Scary stories from a lovely place
Now that we’re back home in Australia and we’ve just about conquered jetlag we’re enjoying other ongoing effects of our lovely time in Dublin.
The northern Irish accent that quickly infiltraited Silas’ voice is enduring the Australian twang. I hope he can keep it as a momento of all the conversations he had with his grandparents.
I was a little sad at playgroup yesterday when I reverted back to spelling Oisín’s name the Australian friendly way – Oishín. It was great the first time we took the boys to crèche at church in Dublin and I didn’t spell his name that adulterated way, but people could pronounce it perfectly!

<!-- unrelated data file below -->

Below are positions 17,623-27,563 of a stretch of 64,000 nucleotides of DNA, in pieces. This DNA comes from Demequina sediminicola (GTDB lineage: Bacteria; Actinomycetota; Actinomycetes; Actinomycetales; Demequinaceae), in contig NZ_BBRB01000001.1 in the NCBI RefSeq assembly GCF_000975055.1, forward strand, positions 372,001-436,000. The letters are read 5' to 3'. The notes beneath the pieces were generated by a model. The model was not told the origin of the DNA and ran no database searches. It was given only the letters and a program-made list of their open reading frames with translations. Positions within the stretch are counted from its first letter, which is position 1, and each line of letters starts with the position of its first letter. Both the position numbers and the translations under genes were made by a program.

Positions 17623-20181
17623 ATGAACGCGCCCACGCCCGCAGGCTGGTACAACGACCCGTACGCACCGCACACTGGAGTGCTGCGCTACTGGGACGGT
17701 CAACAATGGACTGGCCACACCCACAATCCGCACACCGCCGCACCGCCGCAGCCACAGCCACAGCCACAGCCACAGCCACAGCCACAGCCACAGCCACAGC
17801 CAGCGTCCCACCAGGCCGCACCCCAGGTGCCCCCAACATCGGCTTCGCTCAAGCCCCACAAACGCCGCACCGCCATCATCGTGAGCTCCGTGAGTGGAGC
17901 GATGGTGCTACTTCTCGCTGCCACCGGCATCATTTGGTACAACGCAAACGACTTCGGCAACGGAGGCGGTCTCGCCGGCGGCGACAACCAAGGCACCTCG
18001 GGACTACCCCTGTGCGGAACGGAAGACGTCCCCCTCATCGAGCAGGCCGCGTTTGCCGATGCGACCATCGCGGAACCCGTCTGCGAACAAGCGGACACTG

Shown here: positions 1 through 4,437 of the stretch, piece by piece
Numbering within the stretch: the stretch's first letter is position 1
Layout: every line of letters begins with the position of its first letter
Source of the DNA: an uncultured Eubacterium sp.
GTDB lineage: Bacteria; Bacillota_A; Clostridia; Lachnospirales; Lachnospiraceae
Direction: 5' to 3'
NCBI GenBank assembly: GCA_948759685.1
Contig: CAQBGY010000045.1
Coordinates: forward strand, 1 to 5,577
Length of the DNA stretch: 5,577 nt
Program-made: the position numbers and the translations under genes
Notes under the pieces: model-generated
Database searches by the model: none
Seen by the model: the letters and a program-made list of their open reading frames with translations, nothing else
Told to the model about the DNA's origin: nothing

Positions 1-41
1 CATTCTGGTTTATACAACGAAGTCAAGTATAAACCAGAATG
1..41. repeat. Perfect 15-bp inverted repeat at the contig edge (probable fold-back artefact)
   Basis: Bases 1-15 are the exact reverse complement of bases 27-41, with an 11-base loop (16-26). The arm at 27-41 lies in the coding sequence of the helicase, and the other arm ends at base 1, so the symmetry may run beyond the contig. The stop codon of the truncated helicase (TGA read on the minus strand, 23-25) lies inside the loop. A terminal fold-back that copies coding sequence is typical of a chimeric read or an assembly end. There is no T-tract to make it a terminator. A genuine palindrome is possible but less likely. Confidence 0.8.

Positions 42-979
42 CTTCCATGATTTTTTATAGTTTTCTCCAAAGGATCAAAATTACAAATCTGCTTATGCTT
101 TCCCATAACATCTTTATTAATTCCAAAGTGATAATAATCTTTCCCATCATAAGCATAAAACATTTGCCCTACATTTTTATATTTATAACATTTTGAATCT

Oisín seemed to come alive the first few days we were in Dublin. This could be because he had been sick for weeks in the lead up to our trip. I wonder if on some level it was also because everyone was pronouncing his name correctly. Not once was he called ‘Oysin’ or ‘Ocean’. He knew he was at home amongst his similarly named cousins; Roisín, Aoibheann and Saoirse.
The other thing that seems to have made an indelible impression upon the kids, and I admit myself, was the Dublin bus. Irelanders – you should be so proud of so much in your country, but your public transport is one thing in particular. I know the Celtic boom ended and now you’re all suffering under austerity, but it gave you your bus system. Silas now refers to every bus as ‘blue bus’ even when they are mostly green.
We had many great bus rides together, and I enjoyed quite a few on my own too. Silas loved the bumps and Oisín liked banging on the windows. I liked watching the landscape of the city go past my top level window.
Yes, we are missing you Dublin.